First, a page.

Tired of China, afraid of Thailand, Japanese capital heading for Vietnam
Concerned about the political uncertainties in Thailand and the decreased attractiveness in China, Japanese tend to head for Vietnam, where they will not be bothered by political problems and can enjoy attractive investment incentives.
In November 2013, Fuji Xerox put its $120 million printing machine and photocopier factory in the Vietnam-Singapore Industrial Park in Hai Phong City into operation. The license was granted to the Japanese investor in late 2012.
Fuji Xerox is one of a lot of Japanese investors who have shifted their business to Vietnam. In this case, the Japanese investor has just relocated a part of its production base to Vietnam in an effort to disperse the risks in China.
However, Atsusuke Kawada, Chief Representative of the Japan External Trade Organization (JETRO), can see the important significance in the case.
According to him, the decision by Fuji Xerox showed that Japanese have begun moving their important production units, including the ones in the high added-value fields such as electronics, to Vietnam.
Prior to that, observers noted that Japanese investors flocked to Vietnam just to take full advantage of the cheap labor force here. This was why they only registered the projects in the labor intensive business fields in Vietnam.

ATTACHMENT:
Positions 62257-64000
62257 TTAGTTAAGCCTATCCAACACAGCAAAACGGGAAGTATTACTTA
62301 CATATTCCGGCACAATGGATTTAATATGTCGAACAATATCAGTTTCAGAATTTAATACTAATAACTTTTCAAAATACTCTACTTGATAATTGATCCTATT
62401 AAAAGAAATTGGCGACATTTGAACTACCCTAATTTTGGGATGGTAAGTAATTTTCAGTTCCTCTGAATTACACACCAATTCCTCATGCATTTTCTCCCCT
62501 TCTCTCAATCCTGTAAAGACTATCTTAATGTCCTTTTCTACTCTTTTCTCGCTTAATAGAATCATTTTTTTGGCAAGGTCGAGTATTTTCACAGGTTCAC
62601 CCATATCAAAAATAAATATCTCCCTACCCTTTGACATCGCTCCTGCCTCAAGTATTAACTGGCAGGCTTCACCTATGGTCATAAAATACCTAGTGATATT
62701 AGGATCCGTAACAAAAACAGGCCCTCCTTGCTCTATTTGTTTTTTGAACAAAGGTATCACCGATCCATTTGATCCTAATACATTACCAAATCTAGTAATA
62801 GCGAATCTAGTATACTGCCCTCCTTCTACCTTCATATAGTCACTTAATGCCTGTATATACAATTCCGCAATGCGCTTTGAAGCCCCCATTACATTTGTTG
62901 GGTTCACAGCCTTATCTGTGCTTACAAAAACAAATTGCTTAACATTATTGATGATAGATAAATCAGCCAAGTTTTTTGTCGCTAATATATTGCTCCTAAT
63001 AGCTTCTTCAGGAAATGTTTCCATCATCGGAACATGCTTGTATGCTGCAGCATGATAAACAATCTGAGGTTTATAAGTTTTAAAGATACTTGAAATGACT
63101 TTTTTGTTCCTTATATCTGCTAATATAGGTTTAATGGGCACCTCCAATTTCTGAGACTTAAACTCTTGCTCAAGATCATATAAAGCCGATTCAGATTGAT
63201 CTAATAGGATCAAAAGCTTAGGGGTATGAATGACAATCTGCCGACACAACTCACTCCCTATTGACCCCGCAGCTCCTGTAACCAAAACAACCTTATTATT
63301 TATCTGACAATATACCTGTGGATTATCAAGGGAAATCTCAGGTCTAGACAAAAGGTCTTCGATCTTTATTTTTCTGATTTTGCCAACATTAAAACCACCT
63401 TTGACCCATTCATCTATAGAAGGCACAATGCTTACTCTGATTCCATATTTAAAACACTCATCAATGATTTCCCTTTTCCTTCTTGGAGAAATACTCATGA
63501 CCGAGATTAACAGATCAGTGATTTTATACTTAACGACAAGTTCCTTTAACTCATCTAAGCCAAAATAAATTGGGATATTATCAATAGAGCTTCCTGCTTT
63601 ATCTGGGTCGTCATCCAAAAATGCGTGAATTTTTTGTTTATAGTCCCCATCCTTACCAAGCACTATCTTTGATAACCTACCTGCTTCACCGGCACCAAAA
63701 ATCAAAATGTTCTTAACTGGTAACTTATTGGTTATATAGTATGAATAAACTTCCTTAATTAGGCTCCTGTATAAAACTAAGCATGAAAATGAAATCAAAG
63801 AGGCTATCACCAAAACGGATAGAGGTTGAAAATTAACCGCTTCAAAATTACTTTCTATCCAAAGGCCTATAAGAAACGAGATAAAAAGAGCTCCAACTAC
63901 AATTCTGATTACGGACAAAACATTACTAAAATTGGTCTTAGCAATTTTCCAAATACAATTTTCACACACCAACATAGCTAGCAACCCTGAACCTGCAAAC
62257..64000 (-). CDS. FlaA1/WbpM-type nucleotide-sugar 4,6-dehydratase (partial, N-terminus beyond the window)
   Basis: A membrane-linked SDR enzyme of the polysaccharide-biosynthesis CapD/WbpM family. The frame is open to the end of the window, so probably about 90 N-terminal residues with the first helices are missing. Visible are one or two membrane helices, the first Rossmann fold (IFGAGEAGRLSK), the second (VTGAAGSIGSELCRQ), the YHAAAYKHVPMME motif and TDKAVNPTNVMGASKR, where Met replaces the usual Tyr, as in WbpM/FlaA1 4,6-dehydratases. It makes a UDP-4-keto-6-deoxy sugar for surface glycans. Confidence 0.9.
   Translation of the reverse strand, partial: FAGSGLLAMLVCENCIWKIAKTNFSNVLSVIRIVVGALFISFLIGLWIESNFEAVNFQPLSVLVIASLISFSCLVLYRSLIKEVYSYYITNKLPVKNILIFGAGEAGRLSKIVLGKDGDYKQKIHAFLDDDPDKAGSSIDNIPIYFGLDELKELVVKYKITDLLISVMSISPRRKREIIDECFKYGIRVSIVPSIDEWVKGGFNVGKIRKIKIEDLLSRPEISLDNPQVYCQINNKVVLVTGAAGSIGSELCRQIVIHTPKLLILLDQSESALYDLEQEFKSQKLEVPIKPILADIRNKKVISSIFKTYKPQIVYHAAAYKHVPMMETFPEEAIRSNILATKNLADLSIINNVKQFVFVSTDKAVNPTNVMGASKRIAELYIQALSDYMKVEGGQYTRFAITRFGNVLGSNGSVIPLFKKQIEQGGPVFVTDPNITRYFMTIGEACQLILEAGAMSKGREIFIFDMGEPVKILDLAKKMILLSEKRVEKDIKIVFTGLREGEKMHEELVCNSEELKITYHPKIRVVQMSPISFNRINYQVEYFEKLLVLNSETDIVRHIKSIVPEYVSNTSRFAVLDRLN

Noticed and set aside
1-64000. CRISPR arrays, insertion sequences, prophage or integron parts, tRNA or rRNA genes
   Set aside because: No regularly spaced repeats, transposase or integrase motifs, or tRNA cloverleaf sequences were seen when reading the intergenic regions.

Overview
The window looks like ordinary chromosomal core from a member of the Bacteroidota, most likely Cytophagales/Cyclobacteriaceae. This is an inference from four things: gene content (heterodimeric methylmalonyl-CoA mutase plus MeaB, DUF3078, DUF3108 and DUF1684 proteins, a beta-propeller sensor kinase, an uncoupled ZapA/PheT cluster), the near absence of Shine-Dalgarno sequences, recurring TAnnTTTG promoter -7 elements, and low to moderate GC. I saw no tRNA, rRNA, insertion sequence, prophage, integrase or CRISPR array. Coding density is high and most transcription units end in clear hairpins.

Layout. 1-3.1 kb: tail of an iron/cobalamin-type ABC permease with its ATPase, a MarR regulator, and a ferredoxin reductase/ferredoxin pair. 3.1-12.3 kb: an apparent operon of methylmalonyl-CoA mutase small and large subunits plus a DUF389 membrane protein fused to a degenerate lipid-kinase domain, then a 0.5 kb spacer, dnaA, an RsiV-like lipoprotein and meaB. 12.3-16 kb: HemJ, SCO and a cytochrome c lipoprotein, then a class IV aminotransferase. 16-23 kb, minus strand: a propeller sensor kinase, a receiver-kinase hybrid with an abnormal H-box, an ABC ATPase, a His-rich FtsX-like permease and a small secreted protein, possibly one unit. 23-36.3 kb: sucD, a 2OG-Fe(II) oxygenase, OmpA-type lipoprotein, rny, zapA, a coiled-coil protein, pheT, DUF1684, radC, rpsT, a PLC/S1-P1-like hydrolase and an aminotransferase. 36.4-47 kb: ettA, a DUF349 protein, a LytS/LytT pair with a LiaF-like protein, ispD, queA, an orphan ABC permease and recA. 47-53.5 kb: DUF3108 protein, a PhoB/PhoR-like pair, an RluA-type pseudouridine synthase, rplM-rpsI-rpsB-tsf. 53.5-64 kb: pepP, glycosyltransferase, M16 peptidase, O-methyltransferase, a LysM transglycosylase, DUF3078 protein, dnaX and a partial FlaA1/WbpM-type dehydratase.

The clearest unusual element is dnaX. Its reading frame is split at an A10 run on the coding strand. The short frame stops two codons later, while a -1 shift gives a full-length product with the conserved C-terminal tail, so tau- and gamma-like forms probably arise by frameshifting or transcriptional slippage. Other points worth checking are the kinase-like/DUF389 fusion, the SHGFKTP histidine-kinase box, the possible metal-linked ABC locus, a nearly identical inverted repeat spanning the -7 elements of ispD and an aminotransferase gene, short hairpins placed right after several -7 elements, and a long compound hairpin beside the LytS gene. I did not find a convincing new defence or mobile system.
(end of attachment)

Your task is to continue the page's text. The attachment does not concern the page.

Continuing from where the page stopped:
While the Japanese investments in China and Thailand have scaled down, the Japanese additional investments in Vietnam have increased steadily. The sharp fall in the investments in China has been highlighted in the report about Japan’s outward investments in 2013.
The Japanese capital flowing to China dropped from $13.479 billion in 2012 to $6.497 billion last year, while the capital to Thailand dropped from $7 billion in 2011 to $2.5 billion in 2013.
Meanwhile, the number of expanded investment projects in Vietnam has been increasing rapidly from 35 in 2010 to 125 in 2013, with the additional investment capital increasing from $169 million in 2010 to $4.453 billion in 2013.
The new projects include the huge ones such as the Nghi Son petrochemical oil refinery capitalized at $2.8 billion, Bridgestone’s project ($650 million), Panasonic Industrial Devices ($175 million) and Saigon Precision $130 million.
“In Vietnam, Japanese can find the things they cannot find in other countries,” the JETRO’s Chief Representative explained.
Thailand is believed to have better infrastructure items than Vietnam, but it does not have the peaceful environment and low cost labor force.
Especially, Kawada highly appreciates the Vietnamese labor force. “Vietnamese are very diligent and hard working, which can be reflected in the lower numbers of workers’ days-off than in other countries,” he said. “Besides, it is easy to recruit workers in Vietnam, while employers do not have to pay too high to employ workers.”
JETRO has found from its surveys that every Vietnamese worker at Japanese invested enterprises received $3,000 in 2013 on average. The level was higher than Laos, Cambodia and Myanmar, but just equal to 1/8 of that in Singapore and ½ in Thailand.
Therefore, it is not a surprise that 70 percent of Japanese investors in Vietnam plan to scale up their business in the future, considering Vietnam as their important production bases.